We aren't really homesteading but we do have chickens. I don't find them that expensive. They do like to eat though and the amount of water they drink is amazing. But over all a few bags of food a month and they are content.

I have a small/medium garden, it's taken some time to get it right cause our soil sucks but this year I hope to do even better. Then their are friends who always over plant so I get from them also.

I can't do cattle unless it's a milk cow. I can not eat what we raise, not even our chickens. I can feed it to the kids but if I have looked into it's eye's it becomes a pet so we have thought of getting a milk cow...problem solved.
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  #11  
June 16th, 2012, 05:32 PM
Babymakes8's Avatar Mega Super Mommy
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We have a strict rule - we don't eat what we name. And we do not do any butchering ourselves. It all goes out.

I should revise the chicken part of my post to say "my chicken project was expensive" because I didn't raise egg layers, and I had almost 200 chickens at one time, and was going through a ton (literally) of food a month. I was tired of spending $400 a month on chicken/poultry feed. We're down to 30 chickens now, and I'm only going though about 100 lbs of feed a month now. Less if I was able to free range, but with our recent coon and coyote issues, that's not an option right now.
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  #12  
June 16th, 2012, 06:28 PM
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I have 30 hens too and we go through about 100lbs./month, which I think is very reasonable.

JMJmom - I am SO sorry to hear it didn't work out. We researched and very prayerfully considered heading your way a few years ago, but in the end, we wanted to keep our local community. Are all of the families struggling up there?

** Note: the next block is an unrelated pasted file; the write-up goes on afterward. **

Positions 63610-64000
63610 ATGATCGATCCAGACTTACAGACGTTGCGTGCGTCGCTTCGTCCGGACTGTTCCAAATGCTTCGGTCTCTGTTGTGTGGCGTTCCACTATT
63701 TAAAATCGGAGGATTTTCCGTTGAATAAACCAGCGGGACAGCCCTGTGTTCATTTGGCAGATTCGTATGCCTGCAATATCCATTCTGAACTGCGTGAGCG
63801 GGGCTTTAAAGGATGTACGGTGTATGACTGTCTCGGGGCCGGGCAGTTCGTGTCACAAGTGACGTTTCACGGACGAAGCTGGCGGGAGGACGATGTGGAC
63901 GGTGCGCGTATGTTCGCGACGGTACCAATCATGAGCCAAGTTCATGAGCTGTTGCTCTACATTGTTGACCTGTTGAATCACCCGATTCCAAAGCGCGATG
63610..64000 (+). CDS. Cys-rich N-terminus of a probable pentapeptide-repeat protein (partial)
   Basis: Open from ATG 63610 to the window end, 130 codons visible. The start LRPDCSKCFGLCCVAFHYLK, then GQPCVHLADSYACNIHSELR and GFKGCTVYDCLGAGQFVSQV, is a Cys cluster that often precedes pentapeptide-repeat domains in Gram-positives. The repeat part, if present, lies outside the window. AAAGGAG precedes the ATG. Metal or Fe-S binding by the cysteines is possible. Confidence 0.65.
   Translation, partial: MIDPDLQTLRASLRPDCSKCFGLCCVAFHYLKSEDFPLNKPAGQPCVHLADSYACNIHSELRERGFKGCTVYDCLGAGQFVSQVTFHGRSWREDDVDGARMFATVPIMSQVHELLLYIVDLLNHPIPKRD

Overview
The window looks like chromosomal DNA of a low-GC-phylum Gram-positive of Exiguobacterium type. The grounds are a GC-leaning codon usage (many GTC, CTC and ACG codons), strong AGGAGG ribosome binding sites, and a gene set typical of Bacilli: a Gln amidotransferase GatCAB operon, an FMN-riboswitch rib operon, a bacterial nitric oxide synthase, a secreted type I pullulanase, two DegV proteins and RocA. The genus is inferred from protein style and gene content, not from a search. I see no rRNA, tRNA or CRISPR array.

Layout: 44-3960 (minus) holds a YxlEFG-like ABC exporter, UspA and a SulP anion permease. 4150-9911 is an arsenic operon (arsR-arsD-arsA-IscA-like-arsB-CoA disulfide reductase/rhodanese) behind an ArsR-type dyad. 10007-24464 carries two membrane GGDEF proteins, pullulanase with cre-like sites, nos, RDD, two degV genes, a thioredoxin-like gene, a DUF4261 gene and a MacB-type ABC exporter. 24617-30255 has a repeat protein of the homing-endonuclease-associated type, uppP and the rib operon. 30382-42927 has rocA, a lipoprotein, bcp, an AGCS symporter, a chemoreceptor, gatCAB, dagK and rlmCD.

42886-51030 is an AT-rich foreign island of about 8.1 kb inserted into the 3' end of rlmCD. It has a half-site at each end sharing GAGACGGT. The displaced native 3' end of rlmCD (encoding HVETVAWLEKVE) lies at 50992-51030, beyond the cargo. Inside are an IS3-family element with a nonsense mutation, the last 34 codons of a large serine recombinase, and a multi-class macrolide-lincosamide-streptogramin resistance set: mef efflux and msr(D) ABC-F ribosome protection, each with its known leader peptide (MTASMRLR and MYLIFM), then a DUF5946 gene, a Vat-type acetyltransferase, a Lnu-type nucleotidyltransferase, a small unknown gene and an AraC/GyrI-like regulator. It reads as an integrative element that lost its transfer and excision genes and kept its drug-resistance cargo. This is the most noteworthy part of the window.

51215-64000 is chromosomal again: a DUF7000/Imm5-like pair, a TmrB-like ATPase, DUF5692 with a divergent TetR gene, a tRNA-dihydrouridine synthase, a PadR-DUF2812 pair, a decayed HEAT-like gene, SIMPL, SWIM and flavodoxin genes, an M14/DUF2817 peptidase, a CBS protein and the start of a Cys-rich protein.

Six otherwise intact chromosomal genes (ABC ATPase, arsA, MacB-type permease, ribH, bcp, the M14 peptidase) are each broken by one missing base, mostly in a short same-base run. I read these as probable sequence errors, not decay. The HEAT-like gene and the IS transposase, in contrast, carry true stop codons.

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~Lisa, homebirthing, homeschooling , homesteading mama and student midwife. Married to my beloved for 20 years, raising a big brood of children on a little farm in Southern Michigan.

Mama to:
Nick, 19
Abby, 17
Gabe, 15
Isaac, 13
Mary-Kate, 12
Sam, 11
Henry, 10
Molly, 8
Mark, 7
Greta, 5
Cecilia, 4
Josephine, 2
Evie, born 12.31.13
Baby due in July!
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  #13  
June 16th, 2012, 06:50 PM
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I only have 10 and they give us enough egg's but I want more so that I can have egg's for my family and my MIL since she lives in the 'city' and can't have chickens.
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  #14  
June 16th, 2012, 07:08 PM
KrazE's Avatar ShutTheFrontDoor
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Last edited by KrazE; July 9th, 2012 at 10:59 PM.
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  #15  
June 16th, 2012, 08:54 PM
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we have a huge rabbit population, they were eating my lil garden I planted last year